Provocative PCI DSS v4.0 | New Requirements and Timing Updates

Blog Post by Bruce Edwards, Senior Manager at Meditology Services

The PCI Security Standards Council has fielded an unprecedented amount of feedback in 2019 and 2020 related to the much-anticipated release of PCI DSS v4.0 due out early next year. There are several provisions that are proving controversial and generating a healthy debate about effective security controls to stem the torrent of payment card breaches.

This blog post provides an overview of some of the more controversial changes proposed in the new PCI standard set for release in 2021. I also provide my analysis relative to those requirements and recommendations for organizations to prepare for shifts in the v4.0 control requirements.

This is by no means a comprehensive review of the new standard or related comments; please review updates from the PCI Security Standards Council for a full run down of the proposed controls.

Password Controls (Requirement 8)

Password length and complexity has been a hot-button topic the last few years following NIST’s release of guidance on same. Specifically, the requirement to compare new passwords against a list of known, bad passwords has been touted as a more reliable protection mechanism than only requiring very long and complex passwords.

Our experience has been that a combination of reasonable-length passwords (e.g. 10+ characters) plus preventing easily guessable password creation is the optimal combination of controls. We believe including these requirements in the new PCI standard would go a long way toward broader adoption of these controls for the industry as a whole.

I recommend organizations look to implement both of these provisions in the interest of substantively reducing risks associated with password vulnerabilities, regardless of whether or not these end up as requirements in the new PCI standard.

Multi-Factor Authentication (Requirement 8)

The latest evolution of MFA controls includes a requirement for confirming all multi-factor authentication factors before providing any indication of success or failure of a factor. This would help address risks related to automated password guessing attacks.

This represents a change to the most common deployment models of MFA technologies, but one that would be a change for the better in my view. Healthcare organizations would do well to start asking their MFA providers if this functionality is available in the near term.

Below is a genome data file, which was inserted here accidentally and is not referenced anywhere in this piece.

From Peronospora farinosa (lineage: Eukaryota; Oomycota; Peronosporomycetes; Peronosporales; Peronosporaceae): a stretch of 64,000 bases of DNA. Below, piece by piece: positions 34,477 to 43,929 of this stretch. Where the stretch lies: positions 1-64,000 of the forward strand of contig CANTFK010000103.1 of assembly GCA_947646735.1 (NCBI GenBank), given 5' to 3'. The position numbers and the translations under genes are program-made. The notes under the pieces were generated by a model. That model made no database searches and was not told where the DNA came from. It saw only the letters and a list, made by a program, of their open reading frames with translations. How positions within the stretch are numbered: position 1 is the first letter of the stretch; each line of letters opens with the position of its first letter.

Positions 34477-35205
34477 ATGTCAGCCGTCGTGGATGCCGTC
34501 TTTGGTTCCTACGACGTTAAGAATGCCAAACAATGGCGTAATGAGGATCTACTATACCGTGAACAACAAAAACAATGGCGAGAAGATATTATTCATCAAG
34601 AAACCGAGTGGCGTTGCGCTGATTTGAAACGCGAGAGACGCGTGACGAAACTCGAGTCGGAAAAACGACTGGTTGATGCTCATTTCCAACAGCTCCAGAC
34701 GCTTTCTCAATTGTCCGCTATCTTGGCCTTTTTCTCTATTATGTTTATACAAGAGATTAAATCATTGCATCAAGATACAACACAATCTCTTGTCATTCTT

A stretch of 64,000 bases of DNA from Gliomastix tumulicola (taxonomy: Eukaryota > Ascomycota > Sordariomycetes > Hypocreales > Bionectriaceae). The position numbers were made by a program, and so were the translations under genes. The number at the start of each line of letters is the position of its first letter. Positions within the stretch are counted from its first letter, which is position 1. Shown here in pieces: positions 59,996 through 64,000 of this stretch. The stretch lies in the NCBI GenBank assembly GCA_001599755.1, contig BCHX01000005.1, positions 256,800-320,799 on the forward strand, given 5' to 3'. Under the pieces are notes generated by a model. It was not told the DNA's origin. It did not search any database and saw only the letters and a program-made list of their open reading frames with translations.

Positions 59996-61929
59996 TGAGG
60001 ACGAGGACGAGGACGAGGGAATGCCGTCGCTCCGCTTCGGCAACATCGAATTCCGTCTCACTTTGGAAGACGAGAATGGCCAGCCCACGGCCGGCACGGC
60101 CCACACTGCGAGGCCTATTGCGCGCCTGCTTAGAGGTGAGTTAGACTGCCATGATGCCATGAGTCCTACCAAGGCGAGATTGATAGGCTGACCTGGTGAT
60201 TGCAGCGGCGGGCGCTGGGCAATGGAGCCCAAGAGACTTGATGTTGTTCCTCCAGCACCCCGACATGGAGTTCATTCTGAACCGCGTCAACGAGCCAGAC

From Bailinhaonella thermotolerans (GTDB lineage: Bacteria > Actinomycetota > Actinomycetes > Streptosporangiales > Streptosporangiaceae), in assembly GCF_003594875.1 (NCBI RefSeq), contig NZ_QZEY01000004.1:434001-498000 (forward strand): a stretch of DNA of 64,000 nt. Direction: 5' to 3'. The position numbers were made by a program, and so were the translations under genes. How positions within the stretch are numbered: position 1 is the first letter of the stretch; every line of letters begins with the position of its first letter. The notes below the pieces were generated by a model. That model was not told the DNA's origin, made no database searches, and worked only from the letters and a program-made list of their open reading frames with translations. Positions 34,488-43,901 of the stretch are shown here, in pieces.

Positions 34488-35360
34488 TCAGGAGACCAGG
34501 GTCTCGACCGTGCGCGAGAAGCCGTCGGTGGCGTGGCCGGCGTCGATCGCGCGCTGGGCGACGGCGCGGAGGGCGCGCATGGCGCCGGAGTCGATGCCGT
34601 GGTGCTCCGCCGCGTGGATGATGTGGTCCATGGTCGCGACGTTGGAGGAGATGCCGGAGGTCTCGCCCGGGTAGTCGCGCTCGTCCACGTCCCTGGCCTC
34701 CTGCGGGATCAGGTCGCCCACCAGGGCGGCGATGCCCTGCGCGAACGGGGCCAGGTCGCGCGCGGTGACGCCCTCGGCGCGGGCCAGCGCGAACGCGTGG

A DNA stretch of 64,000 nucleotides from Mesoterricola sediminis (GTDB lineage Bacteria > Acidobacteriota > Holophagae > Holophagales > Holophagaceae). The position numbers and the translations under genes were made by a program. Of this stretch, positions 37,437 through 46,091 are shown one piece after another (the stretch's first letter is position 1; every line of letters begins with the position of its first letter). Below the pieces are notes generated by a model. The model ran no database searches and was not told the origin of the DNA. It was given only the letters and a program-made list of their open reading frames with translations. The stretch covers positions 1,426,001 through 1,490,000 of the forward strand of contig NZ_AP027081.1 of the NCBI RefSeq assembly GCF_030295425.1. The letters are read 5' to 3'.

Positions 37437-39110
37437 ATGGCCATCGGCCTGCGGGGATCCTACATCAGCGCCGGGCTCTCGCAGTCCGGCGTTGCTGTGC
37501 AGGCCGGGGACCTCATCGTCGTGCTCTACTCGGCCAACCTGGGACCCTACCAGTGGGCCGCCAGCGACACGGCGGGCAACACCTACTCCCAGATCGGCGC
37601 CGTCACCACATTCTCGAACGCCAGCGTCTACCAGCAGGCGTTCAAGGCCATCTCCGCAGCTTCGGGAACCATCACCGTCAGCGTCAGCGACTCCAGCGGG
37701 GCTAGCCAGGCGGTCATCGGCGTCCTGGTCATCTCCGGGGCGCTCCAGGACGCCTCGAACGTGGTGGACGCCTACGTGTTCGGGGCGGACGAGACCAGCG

Authenticated Vulnerability Scans (Requirement 11)

Authentication scans can be conducted anonymously or using authenticated credentials (i.e. logged in with a valid username and password). Authenticated scans provide a much richer data set of vulnerabilities but can also be more time consuming and potentially disruptive to operations at times.

This is a tough one to weigh the pros and cons. Unauthenticated or anonymous scans will more accurately simulate the vulnerabilities that would be visible to most external attackers. They are also more efficient to run and less likely to have an adverse impact on production systems. However, authenticated scans can provide more accurate insights into system vulnerabilities to detect and resolve issues that might otherwise go unnoticed.

We will let the standards body make the final call on this one. From my perspective servicing the healthcare industry specifically, I suggest we err on the side of protecting patient safety and limiting the potential to adverse impact to production systems via unauthenticated scans to clinical systems while being open to authenticated scans for PCI and credit card applications.

Self-Signed Security Certificates (Requirement 4)

Self-signed security certificates allow organizations to encrypt card holder data in transit (e.g. SSL and VPNs connections) without having to rely on a third-party certificate authority to issue the certifications. Using a self-signed certification would technically address the PCI requirements for encryption but could expose the organization to risk of compromised self-signed certs, which often are created without expiration.

Third-party certificate authorities are a cornerstone of the trust model that runs modern Internet-based transmission of sensitive data. In my view, the sensitivity of card holder data is too high to allow self-signed certificates to be used for any Internet-facing transmission use cases.

Timing for Version 4.0 Release

PCI DSS v4.0 Draft v0.2 is scheduled for release this month or next month (Sept-Oct 2020) and will be made available for participating organizations, approved scanning vendors, and qualified security assessors. Another request for comment (RFC) period will ensue shortly thereafter.

The final release of v4.0 is scheduled for Q2 2021, which was pushed back from the original target of end of year 2020 due to the volume of feedback received in the initial RFC. Supporting documents, program, and training updates are scheduled to be development and released in Q4 2021.

Meditology provides PCI DSS assessments, scanning, and QSA services specifically for healthcare entities. Contact us to learn more or to discuss your specific circumstances and plans for PCI DSS adoption and compliance.

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